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This article is about the manga. For information on the character, see Emma.

Emma (エマ Ema?) is a historical romance manga by Kaoru Mori. It was published by Enterbrain and serialized in the monthly magazine Comic Beam. The series began in January 2002 and finished in May 2006. Yen Press holds the license to publish the English translation.[1]

Plot[]

The Victorian Era of the United Kingdom (1837-1901) was, in many ways, a turbulent period of transition and innovation, marking a turning point in the history of Europe and eventually, the modern world. Set in the heart of 19th Century London, Emma follows the story of a demure and modest maid. Loyal to her employer, the retired Governess, Kelly Stownar, Emma works for her as a live-in "Maid-of-all-works", the colloquial title for the sole Maid of a standard middle-class household in Victorian England.

After ten long years, the young and handsome William Jones pays a surprise visit to his former Governess, unaware of the changes and surprises that await him themselves. Greeted at the door by an accidental hit to the face, the soft-spoken gentleman meets Emma for the first time. Apologies and greetings follow, and it is love at first sight.

The grim shadow of inequality, class difference and aristocratic obligations looms over this unconventional relationship, doomed to be disapproved by William's noble family and further, by society itself. William's father, the proud businessman Richard Jones vehemently opposes his son and future heir's decision of associating with a member of the lower working class.

Being born in a family of businessmen flourishing in the surging wave of the Industrial Revolution, William shoulders the burden of his family's legacy. A relationship with a mere working class maid is an unacceptable prospect, an ideology that Richard Jones, and upper class England itself staunchly adheres to.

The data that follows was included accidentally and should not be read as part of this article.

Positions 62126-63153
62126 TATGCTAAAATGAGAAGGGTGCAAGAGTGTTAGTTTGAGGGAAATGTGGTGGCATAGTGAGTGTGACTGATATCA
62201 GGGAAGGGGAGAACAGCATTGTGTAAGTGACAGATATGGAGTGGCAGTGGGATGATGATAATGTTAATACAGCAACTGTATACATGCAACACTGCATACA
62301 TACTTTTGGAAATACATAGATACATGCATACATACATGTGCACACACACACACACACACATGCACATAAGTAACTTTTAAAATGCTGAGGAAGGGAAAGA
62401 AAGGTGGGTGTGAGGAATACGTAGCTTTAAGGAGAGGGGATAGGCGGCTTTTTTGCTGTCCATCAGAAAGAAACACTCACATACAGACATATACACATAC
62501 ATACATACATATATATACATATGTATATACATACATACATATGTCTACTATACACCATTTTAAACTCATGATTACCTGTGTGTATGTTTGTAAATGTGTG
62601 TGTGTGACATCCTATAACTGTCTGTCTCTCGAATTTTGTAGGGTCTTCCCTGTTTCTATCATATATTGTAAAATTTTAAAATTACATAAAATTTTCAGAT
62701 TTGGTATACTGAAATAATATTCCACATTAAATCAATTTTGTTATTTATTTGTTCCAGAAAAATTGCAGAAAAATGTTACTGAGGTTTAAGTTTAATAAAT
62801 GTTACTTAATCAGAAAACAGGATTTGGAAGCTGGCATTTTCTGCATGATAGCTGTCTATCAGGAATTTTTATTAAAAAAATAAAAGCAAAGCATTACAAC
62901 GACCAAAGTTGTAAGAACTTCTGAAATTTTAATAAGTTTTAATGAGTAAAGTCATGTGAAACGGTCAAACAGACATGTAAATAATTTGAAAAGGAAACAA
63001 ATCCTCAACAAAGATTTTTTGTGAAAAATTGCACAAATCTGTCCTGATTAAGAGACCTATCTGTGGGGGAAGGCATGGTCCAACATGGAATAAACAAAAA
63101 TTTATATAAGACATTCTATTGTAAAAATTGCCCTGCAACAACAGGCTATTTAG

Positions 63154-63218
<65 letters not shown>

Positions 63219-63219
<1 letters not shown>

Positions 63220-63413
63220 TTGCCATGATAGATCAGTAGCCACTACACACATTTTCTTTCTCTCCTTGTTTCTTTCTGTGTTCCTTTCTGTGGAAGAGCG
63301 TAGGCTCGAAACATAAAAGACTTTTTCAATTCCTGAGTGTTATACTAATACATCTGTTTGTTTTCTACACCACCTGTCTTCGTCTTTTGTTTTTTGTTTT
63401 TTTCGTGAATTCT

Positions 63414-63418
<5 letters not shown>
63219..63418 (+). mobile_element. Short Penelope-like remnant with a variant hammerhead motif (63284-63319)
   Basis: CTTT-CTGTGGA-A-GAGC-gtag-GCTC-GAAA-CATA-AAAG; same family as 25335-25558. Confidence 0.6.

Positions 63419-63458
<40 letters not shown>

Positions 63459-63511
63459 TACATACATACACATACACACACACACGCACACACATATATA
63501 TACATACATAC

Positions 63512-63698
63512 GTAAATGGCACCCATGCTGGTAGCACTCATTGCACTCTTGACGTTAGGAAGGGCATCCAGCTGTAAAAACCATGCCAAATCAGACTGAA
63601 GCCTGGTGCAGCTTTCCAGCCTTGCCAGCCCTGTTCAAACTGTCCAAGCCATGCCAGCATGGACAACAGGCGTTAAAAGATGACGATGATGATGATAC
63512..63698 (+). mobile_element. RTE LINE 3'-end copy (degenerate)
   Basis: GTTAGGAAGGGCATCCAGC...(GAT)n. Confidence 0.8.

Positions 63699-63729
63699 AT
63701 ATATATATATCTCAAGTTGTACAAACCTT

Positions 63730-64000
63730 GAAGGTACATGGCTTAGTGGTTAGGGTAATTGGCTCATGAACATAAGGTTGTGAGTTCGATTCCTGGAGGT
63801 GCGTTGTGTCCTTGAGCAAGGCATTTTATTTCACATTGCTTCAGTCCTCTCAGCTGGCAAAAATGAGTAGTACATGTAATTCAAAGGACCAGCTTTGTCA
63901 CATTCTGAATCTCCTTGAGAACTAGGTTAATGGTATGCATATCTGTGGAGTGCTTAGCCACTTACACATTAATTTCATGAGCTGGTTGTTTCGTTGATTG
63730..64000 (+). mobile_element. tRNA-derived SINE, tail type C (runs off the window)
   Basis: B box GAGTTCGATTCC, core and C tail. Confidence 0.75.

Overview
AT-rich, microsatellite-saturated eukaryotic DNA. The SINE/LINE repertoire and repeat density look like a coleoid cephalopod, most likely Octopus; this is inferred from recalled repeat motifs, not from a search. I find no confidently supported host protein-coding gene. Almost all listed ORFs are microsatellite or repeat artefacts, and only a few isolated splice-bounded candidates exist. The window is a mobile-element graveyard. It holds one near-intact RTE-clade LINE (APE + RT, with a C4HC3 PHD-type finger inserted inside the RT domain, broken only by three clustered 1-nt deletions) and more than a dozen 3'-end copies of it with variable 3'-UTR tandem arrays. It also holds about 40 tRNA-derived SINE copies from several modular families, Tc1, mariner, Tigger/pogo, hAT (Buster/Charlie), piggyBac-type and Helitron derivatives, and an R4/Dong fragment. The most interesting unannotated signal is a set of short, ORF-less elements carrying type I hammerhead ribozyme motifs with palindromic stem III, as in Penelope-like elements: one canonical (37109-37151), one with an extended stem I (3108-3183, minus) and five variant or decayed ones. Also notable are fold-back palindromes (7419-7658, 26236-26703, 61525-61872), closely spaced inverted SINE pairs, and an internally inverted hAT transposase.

Having no family of her own and facing the insurmountable chasm of class disparity, Emma stands alone in her struggle to realize her true love. The two lovers fight against their respective fates, in a quest for happiness that would demand more than mere perseverance. As their relationship continues to face opposition, Emma and William travel their individual paths in life, ultimately reunited by the synergy of human kindness, belief, and the technological revolution that would change the world forever.

Emma: Further Tales[]

The main story of Emma's serialization run in Enterbrain's Comic Beam was between the January 2002 and May 2006 issues, ending at 52 chapters, corresponding to the end of the seventh collected volume. These stories were serialized in Comic Beam as Emma: Further Tales (エマ 番外編, Emma Bangaihen) between the September 2006 and March 2008 issues, and are collected as additional volumes of Emma.[2]

Chapters and Volumes[]

Main article: Chapters and Volumes

The original release has a total of 72 chapters that are split between ten volumes. The YEN Press release splits the 72 chapters between five volumes.

Reception[]

Emma was awarded an Excellence Prize at the 2005 Japan Media Arts Festival.[3] The English translation was listed by Library Journal as one of the best graphic novels of 2007[4] and was named by the Young Adult Library Services Association as among the 10 best graphic novels for teens for 2008.[5][6]

Cover Gallery[]

Trivia[]

  • The English license was originally held by CMX, an imprint of DC Comics. Following CMX's closure, Emma remained in a state of limbo until being picked up in 2015 by Yen Press.[citation needed]
  • Emma is drawn in a meticulously crosshatched pen and ink style, and Mori is noted for the depth and accuracy of her research in creating the characters and settings. A companion reference called the Emma Victorian Guide has been published to explain many of the unfamiliar and obscure historical references.
  • The manga has a cult following in Japan, even going as far as opening an Emma themed maid café in Shinjuku.[7]
  • Its popularity has sparked an interest in English maid cosplay, even going as far as having the official Emma anime website selling Emma's "costume" for ¥45,000.[8]

References[]

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